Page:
In news- For the first time, the US government has declared a water shortage for the Colorado river basin.
- As per the Bureau of Reclamation, which manages water and power deliveries, the release of water from two large reservoirs called Lake Mead and Lake Powell will be affected because of a historic drought that is impacting the entire Colorado river basin.
- Governors of ten western US states wrote to US President Joe Biden on August 15, requesting him to declare a Federal Emergency Management Agency (FEMA) drought disaster in these states.
Reasons for the shortage
- This Colorado River Basin has been experiencing a prolonged drought since 2000.
- The historic dry conditions have been exacerbated by recent record-setting temperatures.
- This persistent drought has led to lowering down of the water levels in the basin’s reservoirs to meet the demand over the years.
- There are two reservoirs at the centre of this water shortage. One is Lake Mead, located in the state of Nevada just a few miles from Las Vegas.
- Lake Mead is the largest reservoir in the US in terms of volume and was formed in the 1930s by the Hoover Dam in Southern Nevada.
- The other is Lake Powell, the reservoir created by the Glen Canyon Dam in Arizona.
- Over the last two decades, a sustained drought has been lowering the water levels in these two reservoirs.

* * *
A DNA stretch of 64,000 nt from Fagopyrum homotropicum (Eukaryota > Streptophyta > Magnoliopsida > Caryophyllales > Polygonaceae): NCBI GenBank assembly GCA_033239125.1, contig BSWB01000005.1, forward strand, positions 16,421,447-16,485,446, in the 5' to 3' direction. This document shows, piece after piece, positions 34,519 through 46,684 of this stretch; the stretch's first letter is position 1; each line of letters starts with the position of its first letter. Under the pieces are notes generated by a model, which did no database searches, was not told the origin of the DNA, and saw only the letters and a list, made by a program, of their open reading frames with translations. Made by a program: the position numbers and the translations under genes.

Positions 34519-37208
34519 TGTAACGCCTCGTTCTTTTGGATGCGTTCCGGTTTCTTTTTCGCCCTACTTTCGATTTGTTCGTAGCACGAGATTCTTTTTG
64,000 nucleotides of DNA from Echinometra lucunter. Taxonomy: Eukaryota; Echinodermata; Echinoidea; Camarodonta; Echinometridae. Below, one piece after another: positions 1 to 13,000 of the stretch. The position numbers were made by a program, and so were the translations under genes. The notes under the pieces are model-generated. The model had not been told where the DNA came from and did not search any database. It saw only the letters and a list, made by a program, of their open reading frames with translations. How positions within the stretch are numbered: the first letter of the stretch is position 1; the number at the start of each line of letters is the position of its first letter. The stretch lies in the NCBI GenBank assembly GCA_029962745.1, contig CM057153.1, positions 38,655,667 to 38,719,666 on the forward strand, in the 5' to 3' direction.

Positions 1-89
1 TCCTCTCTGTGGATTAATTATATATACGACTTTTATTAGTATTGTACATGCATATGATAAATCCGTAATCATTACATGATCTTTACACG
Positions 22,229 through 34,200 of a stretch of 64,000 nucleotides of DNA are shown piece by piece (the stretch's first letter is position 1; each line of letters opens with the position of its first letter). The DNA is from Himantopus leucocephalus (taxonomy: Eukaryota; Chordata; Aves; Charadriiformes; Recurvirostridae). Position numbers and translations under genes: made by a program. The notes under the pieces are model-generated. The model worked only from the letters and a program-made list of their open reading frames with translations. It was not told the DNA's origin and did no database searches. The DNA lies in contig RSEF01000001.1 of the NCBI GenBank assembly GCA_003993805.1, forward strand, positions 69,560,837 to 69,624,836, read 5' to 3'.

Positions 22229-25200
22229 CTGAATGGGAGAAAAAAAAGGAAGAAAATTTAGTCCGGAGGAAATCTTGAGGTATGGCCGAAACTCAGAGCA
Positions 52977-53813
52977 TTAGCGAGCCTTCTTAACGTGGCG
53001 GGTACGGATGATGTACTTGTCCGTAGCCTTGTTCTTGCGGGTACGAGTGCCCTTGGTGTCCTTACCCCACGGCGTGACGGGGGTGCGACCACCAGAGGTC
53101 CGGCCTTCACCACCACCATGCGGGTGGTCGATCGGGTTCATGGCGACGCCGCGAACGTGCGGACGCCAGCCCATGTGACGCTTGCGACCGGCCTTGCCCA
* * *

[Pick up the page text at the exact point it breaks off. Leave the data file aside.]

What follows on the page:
- Even with a great water storing capacity, over the years the demand for water from the basin has increased whereas supply is restricted.
- The increasing demand is one reason that the levels of water in Lake Mead and Lake Powell have fallen.
- It will have implications for residents in southwestern US and some parts of northwestern Mexico starting October 2021.
- It will also impact farmers, industries, local communities and economies.
About Colorado River-
- It flows from the Rocky Mountains into southwestern US and into Mexico.
- Starting in the central Rocky Mountains of Colorado in Grand Lake, Colorado, the river flows generally southwest across the Colorado Plateau and through the Grand Canyon before reaching Lake Mead on the Arizona–Nevada border, where it turns south toward the international border.
- The river is fed by snowmelt from the Rocky and Wasatch mountains and flows a distance of over 2,250 km across seven states and into Mexico.
- The Colorado River Basin is divided into
- The Upper (Wyoming, Colorado, New Mexico, Utah and northern Arizona) and
- Lower Basins (parts of Nevada, Arizona, California, southwestern Utah and western New Mexico).
- The entire Colorado river system is managed with a series of dams and canals to regulate flood control, water conservation and hydropower benefits.
- In the Lower Basin, the Hoover Dam controls floods and regulates water delivery and storage.
Apart from the Hoover dam, there is the Davis Dam, Parker Dam and the Imperial Dam that regulate the release of water from the Hoover Dam.